There are many reasons for people to want their data encrypted (especially on cloud services with offshore servers where laws are different). To simply lump anyone who wants privacy along with paedophiles is absurd and offensive.
The fact is that encryption is already possible and easy, especially for those who are motivated by illegality. Counting Mega's democratisation of that technology as something suspect isn't very reasonable.
In the same way that the Skynet law doesn't impact any serious pirates who understand how to avoid it, the lack of encryption on file sharing services doesn't impact on paedophiles who are already more than capable of hiding their activities with existing technology.
Russell Brown, in reply to
True. The advertising partnerships PA had for People’s Coffee and Slingshot were something different and got their brands across, I think.
Tragically, that would actually be Karajoz and Eden Coffee, and Orcon ...
Because I pay for a good broadband connection I expect to be able to fashion my web experience exactly as I want it, not as anyone says I should see it – and that includes ads, within reason. For example, I use pop-up blockers but not ad blockers, but recently the SMH started running ads which consisted of annoying embedded video so now I ad block those. I will sit through 15 second ads on Youtube because I like to give the artists something, but I wouldn’t bother with 30 seconds. The principle is, again, that I am the one who pays the service provider, so I have a reasonable expectation to control my experience. So while I may chose to view ads, to my mind it is entirely my perogative to do so, and it cannot be an expectation to be set by the site owner, ever.
If you subscribe to an old-fashioned printed magazine, you pay two amounts for it. Amount one for the actual magazine – writers, printing etc, and amount two for it to be posted to you. Just because you pay for the magazine to be posted to you, doesn’t mean you expect it to arrive without the adverts that help pay for it.
Your internet service provider is taking care of the second, but not the first – you’re not paying anything for content. If the adverts aren’t paying for content, then no one is.
Which is all fine for you, however somewhere in this new world we need to provide money to people who provide quality content.
Idiot Savant, in reply to
And so my right to decide what’s displayed on my site, next to my work, is unimportant? Good to know.
Pretty much. Adblock. Killfiles. "If you don't like it, don't read it". This is the way the internet has always worked, both culturally and as a practical reality. Substituting content for other content is part of this, and isn't new either. If I want, I can wear a filter which will reduce all your carefully-crafted prose to Piratespeak. At its heart, this isn't any different.
(And as for ethically: my screen, my eyeballs, my brain. Absolutely I get to control and filter my inputs however I like. Your rights as a creator do not extend to parasitizing my brain space, or to dictating how I experience and interact with your product)
The good news is that MegaBox's spamware will likely suffer exactly the same fate.
Sacha, in reply to
that would actually be Karajoz and Eden Coffee, and Orcon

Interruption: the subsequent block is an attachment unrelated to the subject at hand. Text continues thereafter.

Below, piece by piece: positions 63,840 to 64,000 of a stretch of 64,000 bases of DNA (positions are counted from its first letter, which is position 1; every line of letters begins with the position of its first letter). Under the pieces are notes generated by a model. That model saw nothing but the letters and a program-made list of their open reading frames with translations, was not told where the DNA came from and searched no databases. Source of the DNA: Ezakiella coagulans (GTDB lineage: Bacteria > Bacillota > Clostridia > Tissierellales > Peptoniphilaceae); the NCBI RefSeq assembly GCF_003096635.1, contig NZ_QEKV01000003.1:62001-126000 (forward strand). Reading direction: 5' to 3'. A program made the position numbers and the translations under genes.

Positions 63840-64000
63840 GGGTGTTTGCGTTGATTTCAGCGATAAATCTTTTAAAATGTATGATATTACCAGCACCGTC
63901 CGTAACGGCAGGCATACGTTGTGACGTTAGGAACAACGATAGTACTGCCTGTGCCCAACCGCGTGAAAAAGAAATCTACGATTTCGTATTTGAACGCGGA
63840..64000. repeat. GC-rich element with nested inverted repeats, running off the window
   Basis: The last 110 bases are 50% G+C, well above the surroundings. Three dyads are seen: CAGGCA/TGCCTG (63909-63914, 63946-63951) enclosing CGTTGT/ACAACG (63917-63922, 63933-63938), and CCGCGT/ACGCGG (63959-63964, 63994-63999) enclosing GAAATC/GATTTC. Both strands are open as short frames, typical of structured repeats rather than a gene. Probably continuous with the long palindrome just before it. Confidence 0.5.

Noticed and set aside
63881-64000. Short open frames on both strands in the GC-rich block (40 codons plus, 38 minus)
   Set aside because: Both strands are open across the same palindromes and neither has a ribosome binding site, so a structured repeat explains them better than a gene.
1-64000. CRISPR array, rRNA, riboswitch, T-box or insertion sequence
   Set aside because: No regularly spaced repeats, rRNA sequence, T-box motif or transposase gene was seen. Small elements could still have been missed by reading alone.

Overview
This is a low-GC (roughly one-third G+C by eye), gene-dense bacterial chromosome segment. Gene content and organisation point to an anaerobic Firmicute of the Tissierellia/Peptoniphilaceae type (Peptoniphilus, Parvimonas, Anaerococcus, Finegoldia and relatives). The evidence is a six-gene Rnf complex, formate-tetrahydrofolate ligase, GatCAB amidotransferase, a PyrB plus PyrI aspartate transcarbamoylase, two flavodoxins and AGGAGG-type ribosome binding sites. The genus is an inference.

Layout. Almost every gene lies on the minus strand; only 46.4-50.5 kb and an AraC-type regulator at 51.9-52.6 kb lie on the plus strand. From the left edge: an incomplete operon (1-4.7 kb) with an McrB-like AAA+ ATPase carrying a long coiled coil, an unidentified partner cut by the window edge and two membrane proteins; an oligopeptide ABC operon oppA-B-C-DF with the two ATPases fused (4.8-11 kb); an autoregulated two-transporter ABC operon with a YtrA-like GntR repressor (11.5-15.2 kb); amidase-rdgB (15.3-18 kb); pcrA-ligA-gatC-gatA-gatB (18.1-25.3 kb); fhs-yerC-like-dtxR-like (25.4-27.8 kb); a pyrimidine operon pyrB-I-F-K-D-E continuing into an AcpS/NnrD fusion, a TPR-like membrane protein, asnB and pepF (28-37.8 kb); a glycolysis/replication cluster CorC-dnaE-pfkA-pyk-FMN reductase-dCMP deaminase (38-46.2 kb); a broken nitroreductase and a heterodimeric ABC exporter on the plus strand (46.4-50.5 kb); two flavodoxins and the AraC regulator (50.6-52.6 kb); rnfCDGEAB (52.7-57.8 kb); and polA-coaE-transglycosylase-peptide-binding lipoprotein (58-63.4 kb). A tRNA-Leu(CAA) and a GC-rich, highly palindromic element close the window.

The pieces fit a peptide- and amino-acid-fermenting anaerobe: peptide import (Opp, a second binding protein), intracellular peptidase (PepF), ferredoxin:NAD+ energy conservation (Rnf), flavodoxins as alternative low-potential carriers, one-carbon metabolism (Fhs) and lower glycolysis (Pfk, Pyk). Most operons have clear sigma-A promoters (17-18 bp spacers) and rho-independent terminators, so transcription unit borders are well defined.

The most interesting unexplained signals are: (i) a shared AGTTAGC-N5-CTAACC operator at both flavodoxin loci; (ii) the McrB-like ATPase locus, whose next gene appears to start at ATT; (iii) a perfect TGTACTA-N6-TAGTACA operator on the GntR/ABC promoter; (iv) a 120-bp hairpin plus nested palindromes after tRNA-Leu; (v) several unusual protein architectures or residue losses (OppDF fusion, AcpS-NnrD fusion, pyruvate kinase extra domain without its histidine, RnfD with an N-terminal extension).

and I reckon the latter has done really well by a more active partnership in the Blend events.
Sacha, in reply to
Your rights as a creator do not extend to .. dictating how I experience and interact with your product
Actually, copyright has always done that as one of its functions.
Sacha, in reply to
we need to provide money to people who provide quality content
Agreed. The old business arrangements in creative industries funneled income and control largely to intermediaries like record companies and movie studios.
New techologies allow a more direct connection between creators and audiences, but the business models have not caught up. The old industry is also resisting change by strong-arming lawmakers to preserve their advantage, often cloaked in the name of the artists.
That does neither creators nor audiences any favours. Both deserve better.
Idiot Savant, in reply to
You’re not about to bring down anything by using an ad-blocker as an individual – but if everyone took the same stance as you, there wouldn’t be any Scoop to rely on. You may wish to consider parallels with, say, taxes and resource use. Or at least come down from that high horse.
(shrug) The invention of the car put buggy-whip sellers out of business. I love and use Scoop, but technology has shitcanned its business model, just as it has for newspapers. And if they want to stay in business, its up to them, not me, to come up with an alternative to secure their future.
Hey I/S have you heard of the public good problem?
I use an ad blocker, but I only block ads that have movement in them. Any static ads are fine. Ads that have anything moving get blocked. On sites such as public address, if any ad served up by google has movement, I block it, but after awhile I get sick of blocking each ad so widen the block to all ads from that source, so that all ads served up in that space get blocked. If ads did not move, then I wouldn't be using an ad blocker at. (Those news tickers on news sites annoy me as well, but I cannot work out how to block them.)
So unfortunately for advertisers, bad ads (ie ones I actively dislike) kill all opportunity to advertise to me.
Whenever this subject comes up I usually clear my filters, but after a couple of weeks they are pretty much back to where they were.
Rob Stowell, in reply to
if they want to stay in business, its up to them, not me, to come up with an alternative
That's a bit nihilistic/solipsist.Why take any responsibility for anything worthwhile?
Payment for digital content creation is a grand puzzle. Not saying it's easy. (But maybe it is. Maybe we just need to put up our money.) Just that one way or t'other, it definitely effects us all.